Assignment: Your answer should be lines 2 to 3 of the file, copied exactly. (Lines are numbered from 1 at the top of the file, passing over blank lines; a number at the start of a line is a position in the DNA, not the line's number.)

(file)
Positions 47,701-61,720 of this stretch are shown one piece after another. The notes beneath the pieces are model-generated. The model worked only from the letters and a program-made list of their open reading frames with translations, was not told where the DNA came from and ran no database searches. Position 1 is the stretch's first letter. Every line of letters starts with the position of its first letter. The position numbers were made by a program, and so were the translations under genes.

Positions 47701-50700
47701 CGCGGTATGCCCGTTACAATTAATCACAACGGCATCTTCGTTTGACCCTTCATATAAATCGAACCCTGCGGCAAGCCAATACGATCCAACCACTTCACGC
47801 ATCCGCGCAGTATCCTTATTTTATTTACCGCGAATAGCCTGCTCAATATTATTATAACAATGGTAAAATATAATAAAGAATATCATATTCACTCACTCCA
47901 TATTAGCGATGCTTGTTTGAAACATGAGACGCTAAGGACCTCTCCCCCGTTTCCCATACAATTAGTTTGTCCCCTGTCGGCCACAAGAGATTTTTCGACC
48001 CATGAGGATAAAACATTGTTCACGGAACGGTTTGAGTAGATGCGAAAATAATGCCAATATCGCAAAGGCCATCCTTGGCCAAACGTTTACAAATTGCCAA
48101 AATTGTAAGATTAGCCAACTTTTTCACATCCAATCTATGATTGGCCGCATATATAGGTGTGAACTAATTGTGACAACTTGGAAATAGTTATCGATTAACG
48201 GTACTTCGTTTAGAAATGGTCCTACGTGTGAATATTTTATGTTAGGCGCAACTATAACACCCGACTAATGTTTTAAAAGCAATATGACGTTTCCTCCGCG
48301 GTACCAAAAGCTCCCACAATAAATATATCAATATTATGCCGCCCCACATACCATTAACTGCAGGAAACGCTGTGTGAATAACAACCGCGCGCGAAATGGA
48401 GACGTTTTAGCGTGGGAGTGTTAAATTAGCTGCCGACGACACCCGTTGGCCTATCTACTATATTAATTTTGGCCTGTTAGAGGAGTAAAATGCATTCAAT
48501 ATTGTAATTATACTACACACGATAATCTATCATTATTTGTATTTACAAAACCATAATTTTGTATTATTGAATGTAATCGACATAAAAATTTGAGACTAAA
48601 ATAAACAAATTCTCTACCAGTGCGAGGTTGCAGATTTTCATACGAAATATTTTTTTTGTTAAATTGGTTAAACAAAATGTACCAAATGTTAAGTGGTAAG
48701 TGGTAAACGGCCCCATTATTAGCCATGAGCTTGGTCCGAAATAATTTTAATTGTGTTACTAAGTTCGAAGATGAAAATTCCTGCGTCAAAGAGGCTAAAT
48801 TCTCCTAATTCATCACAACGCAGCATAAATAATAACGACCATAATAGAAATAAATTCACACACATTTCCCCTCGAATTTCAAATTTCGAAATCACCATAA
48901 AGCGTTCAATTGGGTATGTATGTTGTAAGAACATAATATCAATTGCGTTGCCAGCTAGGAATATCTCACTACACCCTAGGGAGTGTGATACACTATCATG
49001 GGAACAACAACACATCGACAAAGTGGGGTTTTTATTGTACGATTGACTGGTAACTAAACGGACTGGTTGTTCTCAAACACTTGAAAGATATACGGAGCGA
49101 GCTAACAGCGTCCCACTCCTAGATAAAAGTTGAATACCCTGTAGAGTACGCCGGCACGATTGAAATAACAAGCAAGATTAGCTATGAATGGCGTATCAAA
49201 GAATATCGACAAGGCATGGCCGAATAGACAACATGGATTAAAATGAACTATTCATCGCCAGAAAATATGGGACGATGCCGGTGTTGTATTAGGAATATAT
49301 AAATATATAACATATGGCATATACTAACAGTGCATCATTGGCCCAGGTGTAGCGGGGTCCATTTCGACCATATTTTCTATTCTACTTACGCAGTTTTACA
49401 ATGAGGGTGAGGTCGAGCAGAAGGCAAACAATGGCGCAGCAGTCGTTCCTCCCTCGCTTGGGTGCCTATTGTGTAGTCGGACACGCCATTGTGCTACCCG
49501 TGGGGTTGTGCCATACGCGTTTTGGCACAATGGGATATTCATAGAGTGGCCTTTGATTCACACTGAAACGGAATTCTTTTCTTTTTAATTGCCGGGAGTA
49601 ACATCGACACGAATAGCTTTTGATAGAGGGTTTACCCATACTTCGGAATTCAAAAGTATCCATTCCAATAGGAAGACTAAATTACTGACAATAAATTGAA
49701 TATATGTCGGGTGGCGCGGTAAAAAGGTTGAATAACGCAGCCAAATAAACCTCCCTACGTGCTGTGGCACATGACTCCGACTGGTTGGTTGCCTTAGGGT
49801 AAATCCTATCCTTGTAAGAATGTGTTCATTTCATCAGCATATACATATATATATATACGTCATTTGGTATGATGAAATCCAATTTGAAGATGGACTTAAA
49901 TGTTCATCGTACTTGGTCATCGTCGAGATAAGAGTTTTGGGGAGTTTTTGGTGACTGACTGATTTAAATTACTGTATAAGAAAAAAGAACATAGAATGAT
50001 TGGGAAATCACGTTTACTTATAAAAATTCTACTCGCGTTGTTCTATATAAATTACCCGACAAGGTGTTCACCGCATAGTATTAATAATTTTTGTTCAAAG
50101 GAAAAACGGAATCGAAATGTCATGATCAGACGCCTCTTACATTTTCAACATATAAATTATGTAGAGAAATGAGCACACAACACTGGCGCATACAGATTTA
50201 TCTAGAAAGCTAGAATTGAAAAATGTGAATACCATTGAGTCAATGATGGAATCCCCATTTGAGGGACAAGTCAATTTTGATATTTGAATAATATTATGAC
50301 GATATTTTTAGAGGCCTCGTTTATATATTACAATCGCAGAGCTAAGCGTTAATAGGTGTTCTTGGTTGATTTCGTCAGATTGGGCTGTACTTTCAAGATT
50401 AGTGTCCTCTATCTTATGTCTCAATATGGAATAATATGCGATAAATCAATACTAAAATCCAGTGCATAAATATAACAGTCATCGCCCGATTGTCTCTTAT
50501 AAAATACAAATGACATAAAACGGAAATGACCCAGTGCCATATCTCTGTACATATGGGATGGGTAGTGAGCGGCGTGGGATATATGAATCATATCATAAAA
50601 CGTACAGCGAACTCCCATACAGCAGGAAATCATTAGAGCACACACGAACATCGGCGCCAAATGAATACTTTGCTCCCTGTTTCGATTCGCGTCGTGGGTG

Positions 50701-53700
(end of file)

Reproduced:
Positions 47701-50700
47701 CGCGGTATGCCCGTTACAATTAATCACAACGGCATCTTCGTTTGACCCTTCATATAAATCGAACCCTGCGGCAAGCCAATACGATCCAACCACTTCACGC